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Fripp provides 4 seconds for MS



Nov 10, 3:12 PM EST

Long Process Leads to Short Vista Sound

By ALLISON LINN
AP Business Writer



SEATTLE (AP) -- Some musicians spend 18 months working on a whole album. 
At 
Microsoft Corp., that's how long it took to perfect just four seconds of 
sound.

Of course, this isn't just any four-second clip. It's the sound - a soft 
da-dum, da-dumm, with a lush fade-out - that millions of computer users 
will 
hear every day, and perhaps thousands of times in total, when they turn on 
computers running Microsoft's forthcoming Windows Vista operating system.

To set the right tone - clean, simple, but with "some long-term legs," 
according to Microsoft's Steve Ball - the software maker recruited 
musician 
Robert Fripp.

Fripp, best known for his work with the '70s rock band King Crimson, 
recorded hours of his signature layered, guitar-driven sound for the 
project, under the close direction of Ball and others at Microsoft. Then, 
it 
was Ball's job to sort through those hours of live recordings to suss out 
just the right few seconds.Fripp's involvement is not surprising. His 
occasional collaborator, Brian Eno, recorded sounds for Windows 95. Also, 
Ball, the Microsoft group program manager for WAVE - Windows Audio Visual 
Excellence - has in the past been Fripp's student and business partner.

Ball, a self-proclaimed renaissance man who is both an engineer and a 
musician, considered the work of about 10 musicians for the project. Some 
of 
those people were influential in the final four seconds as well.

Redmond-based Microsoft seriously debated several other sounds before 
settling on the final startup sound about three weeks ago. The rejects 
included a longer, lusher clip and a quick, techno-sounding piece. While 
many people liked an upbeat ditty with a clapping rhythm, it was 
eventually 
nixed for sounding too much like a commercial. Ball said the hand-clapping 
also seemed like too "human" a sound when paired with the new graphic for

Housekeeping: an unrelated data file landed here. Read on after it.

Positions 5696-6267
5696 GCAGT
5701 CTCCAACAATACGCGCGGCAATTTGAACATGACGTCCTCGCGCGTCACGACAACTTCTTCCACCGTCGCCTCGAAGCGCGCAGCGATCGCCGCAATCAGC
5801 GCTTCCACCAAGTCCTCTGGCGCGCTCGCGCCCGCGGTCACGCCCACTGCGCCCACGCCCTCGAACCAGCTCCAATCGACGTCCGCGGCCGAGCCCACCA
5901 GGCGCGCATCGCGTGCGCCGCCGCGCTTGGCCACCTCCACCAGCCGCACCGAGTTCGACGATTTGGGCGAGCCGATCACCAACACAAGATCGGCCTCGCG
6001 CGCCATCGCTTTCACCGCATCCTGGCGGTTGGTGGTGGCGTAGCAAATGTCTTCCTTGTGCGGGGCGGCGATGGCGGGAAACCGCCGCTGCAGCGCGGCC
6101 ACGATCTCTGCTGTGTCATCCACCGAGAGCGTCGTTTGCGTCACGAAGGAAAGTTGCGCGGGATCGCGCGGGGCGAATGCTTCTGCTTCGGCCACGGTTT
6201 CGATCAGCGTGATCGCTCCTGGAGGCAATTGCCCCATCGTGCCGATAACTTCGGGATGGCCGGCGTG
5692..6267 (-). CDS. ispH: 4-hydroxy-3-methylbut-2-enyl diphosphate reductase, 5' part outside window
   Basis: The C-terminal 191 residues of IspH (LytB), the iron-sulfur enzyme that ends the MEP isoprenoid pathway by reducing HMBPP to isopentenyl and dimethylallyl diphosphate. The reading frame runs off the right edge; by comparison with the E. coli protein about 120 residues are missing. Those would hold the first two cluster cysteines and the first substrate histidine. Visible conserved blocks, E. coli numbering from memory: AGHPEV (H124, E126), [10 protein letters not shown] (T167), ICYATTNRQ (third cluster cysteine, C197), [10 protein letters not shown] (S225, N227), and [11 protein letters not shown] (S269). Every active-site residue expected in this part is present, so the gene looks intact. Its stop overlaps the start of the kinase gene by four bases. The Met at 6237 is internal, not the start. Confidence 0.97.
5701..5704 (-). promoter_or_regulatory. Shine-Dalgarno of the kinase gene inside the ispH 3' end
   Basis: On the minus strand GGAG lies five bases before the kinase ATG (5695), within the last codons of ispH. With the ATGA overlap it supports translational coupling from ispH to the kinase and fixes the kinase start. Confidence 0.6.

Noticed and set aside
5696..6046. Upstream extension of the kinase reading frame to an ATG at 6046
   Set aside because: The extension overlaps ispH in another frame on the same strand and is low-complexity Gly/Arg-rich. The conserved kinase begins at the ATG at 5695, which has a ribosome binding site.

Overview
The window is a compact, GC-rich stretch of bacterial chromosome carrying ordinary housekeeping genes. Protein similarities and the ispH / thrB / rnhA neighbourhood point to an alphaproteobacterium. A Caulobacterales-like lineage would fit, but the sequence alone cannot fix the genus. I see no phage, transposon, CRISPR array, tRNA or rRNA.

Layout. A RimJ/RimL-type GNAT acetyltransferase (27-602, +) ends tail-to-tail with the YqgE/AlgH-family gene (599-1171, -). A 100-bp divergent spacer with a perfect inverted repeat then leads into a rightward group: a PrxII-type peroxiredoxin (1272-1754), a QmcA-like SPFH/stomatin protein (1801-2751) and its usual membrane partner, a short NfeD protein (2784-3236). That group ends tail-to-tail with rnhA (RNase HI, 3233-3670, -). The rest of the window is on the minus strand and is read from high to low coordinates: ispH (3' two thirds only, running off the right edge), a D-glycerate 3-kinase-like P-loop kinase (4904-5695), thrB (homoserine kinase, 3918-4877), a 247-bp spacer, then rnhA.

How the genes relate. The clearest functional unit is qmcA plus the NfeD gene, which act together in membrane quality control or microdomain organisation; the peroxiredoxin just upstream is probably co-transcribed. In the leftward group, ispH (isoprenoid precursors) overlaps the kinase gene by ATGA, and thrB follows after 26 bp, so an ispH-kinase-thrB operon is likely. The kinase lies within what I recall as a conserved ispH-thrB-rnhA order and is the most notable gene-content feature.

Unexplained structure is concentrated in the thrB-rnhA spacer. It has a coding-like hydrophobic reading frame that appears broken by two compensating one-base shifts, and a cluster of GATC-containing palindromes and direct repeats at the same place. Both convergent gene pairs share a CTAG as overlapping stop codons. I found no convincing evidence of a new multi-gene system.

Vista.

"There's nothing that's especially human about our new Windows animation," 
he said.

The short startup clip that was eventually chosen is meant to evoke the 
rhythm of the words "Win-dows Vis-ta!" and Ball hopes the sound will serve 
as a calling card for the operating system. It also consists of four 
chords 
- one for every color in the new Windows graphic that appears as the sound 
plays. It's no coincidence that it's also four seconds long.

There are a total of 45 Vista sounds that Microsoft has spent the last 
year 
and a half perfecting, including the dings you hear when you get a new 
e-mail, receive an error message, or log off your computer. Generally, 
these 
are more muted, less jarring variations of the prompts familiar to Windows 
XP users.

If it seems like overkill to go to all that trouble for a few seconds of 
sound, consider this: Microsoft estimates that the clips such as the 
e-mail 
alert will be played trillions of times in years to come. That's a lot of 
opportunity to annoy, offend - or, if the job is done right - please or 
appease computer users the world over.

One major concern was that the startup sound not grow grating after a time.

"You want a sound that people will love the first time they hear it, but 
it's a paradox to also say, 'Oh and by the way, we need people to love it 
the tenth, or the hundredth, or the thousandth time they hear it,'" Ball 
said.

That's one reason he was glad to have 18 months to choose the clips.

"We had time to live with the music," Ball said.

Still, for all the time Ball has spent on the sounds, he says one measure 
of 
success would be if people noticed them very little, if at all.

Ball is the first to admit that the percussive beeps in past Windows 
versions could be jarring enough to bother nearby workers or interrupt 
others in a meeting. With the number of intrusive sounds from cell phones, 
handheld devices and other gadgets only increasing, that's something Ball 
and his colleagues were keen to avoid with Vista.

"We want you to know they're there, and you would miss them if they were 
gone, but we would like them to be just barely noticeable, almost like 
they 
are part of the environment or part of your wallpaper," he said. "We want 
them in the background, rather than the foreground."

 2006 The Associated Press. All rights reserved.

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